Clanton Lions Club showcases Alabama blind industries

Published 12:20 pm Monday, April 4, 2022

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By Carey Reeder | Staff Writer

The Clanton Lions Club welcomed the Alabama Industries for the Blind to their weekly meeting on April 1. Donovan Beitel, director of special operations for the AIB, was the keynote speaker describing all of the ways the Alabama Institute for Deaf and Blind are helping Alabama residents see the world. Beitel, who is from Jasper, is legally blind himself.

“No one centralizes blind and deafness more than Alabama,” Beitel said. “This is the best model to get our products out to people. The Lions Club motto is ‘We Serve,’ that’s the AIDB motto as well.”

The AIDB have three different schools— Alabama School for the Deaf, Alabama School for the Blind and the Hellen Keller School, all which are under the AIDB guidance. The AIB is a separate program that helps give those who are visually impaired an opportunity in the workforce after completing high school.

The AIB makes many different products such as hats, notebooks, tools, furniture and printers. Every necktie issued with the military service uniform in each branch of the United States military is made by the AIB employees in the Talladega factory. They also make every hat for the Honda Assembly Plant in Lincoln.

“Sometimes we get so focused on serving the community and helping people, although we are set up to help the blind, we don’t really get to engage with folks like this all the time,” Alan Childress, president of the Clanton Lions Club, said. “We were wondering why we didn’t have a connection with the Alabama School for Deaf and Blind, we reached out to Donavon and realized there was a lot he could enlighten us with.”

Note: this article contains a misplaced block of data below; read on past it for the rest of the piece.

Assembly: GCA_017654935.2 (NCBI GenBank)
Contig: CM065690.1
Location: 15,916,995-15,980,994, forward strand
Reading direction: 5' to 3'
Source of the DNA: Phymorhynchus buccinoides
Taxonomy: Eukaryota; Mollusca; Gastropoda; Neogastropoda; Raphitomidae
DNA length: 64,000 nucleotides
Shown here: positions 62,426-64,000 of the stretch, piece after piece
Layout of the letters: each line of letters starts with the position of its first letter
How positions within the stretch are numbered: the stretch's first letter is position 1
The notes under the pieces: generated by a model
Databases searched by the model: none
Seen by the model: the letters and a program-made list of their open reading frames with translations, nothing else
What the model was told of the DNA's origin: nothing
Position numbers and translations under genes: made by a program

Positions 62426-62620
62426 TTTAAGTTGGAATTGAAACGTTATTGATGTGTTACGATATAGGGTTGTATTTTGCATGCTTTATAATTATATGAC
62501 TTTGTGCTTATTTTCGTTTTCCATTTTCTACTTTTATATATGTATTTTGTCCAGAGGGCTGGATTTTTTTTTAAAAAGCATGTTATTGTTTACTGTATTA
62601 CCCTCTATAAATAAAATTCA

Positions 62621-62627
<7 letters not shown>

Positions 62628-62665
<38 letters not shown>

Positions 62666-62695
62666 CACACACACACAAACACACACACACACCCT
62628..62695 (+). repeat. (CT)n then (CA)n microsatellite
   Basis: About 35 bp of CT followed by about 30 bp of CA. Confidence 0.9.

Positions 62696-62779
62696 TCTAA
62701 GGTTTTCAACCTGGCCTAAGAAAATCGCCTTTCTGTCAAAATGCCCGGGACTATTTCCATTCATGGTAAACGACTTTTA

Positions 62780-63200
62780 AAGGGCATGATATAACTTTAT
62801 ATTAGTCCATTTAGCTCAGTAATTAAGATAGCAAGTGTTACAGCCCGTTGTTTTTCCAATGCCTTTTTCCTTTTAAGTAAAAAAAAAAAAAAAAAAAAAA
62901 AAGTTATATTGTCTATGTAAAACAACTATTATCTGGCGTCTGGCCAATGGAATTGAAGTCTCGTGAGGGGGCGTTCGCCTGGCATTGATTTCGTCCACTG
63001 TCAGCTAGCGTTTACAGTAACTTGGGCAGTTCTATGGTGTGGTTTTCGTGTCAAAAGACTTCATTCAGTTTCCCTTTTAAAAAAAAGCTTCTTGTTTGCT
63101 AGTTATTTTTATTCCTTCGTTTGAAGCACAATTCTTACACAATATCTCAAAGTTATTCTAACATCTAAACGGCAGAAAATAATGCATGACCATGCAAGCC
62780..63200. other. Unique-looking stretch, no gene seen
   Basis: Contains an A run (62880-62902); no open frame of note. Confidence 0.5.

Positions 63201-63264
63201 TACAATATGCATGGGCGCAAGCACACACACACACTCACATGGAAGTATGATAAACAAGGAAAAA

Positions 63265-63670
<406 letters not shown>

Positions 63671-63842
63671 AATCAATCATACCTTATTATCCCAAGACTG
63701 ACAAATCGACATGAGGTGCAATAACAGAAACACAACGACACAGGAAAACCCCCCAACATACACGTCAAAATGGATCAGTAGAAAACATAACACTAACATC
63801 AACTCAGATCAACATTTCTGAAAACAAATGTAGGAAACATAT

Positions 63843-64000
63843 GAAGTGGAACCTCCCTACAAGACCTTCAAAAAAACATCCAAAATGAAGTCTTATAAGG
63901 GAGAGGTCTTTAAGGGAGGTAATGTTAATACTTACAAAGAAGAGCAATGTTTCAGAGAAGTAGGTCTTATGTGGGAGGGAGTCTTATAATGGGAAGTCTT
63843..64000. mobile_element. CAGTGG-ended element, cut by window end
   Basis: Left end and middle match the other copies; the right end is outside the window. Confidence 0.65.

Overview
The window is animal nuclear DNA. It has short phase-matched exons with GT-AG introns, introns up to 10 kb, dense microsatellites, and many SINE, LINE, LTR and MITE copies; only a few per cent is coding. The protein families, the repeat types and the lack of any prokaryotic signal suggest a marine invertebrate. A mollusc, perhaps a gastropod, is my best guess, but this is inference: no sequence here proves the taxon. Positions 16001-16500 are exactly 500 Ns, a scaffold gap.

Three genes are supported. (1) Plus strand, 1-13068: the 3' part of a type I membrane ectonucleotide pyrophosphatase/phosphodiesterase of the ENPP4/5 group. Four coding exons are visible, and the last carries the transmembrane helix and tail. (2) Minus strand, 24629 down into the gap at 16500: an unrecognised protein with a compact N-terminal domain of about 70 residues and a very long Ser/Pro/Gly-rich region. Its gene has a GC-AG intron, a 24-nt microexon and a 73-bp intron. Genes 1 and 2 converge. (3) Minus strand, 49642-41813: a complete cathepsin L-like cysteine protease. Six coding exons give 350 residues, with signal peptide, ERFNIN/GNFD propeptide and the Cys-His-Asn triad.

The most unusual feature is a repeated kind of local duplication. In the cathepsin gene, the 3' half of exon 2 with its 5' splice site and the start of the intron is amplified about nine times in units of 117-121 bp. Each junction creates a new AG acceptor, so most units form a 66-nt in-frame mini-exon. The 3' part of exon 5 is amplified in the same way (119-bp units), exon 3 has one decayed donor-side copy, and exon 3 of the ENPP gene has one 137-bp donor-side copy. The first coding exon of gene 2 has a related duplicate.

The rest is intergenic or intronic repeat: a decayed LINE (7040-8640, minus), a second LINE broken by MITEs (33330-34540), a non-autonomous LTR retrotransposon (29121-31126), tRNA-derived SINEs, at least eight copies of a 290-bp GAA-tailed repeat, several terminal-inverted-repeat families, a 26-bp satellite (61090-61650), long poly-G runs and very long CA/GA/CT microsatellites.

The industry employs 278 people and 75% of labor has to be done by legally blind workers.

There is not necessarily a large blind or deaf population in Chilton County, but the problem is residents not being able to afford the appropriate eyewear.

Alabama Lions Sight, a project of the Lions of Alabama, has a mobile unit that comes to the health department in Clanton every month and offers appointments to help people in the community get new glasses.

The presentation helped showcase a community out there that is in need, and the Clanton Lions Club is prepared to assist those in need.

“When the club says they support sight, this is who we support,” Childress said. “We’re willing to come aside someone locally who may not be able to get the proper eyewear they need.”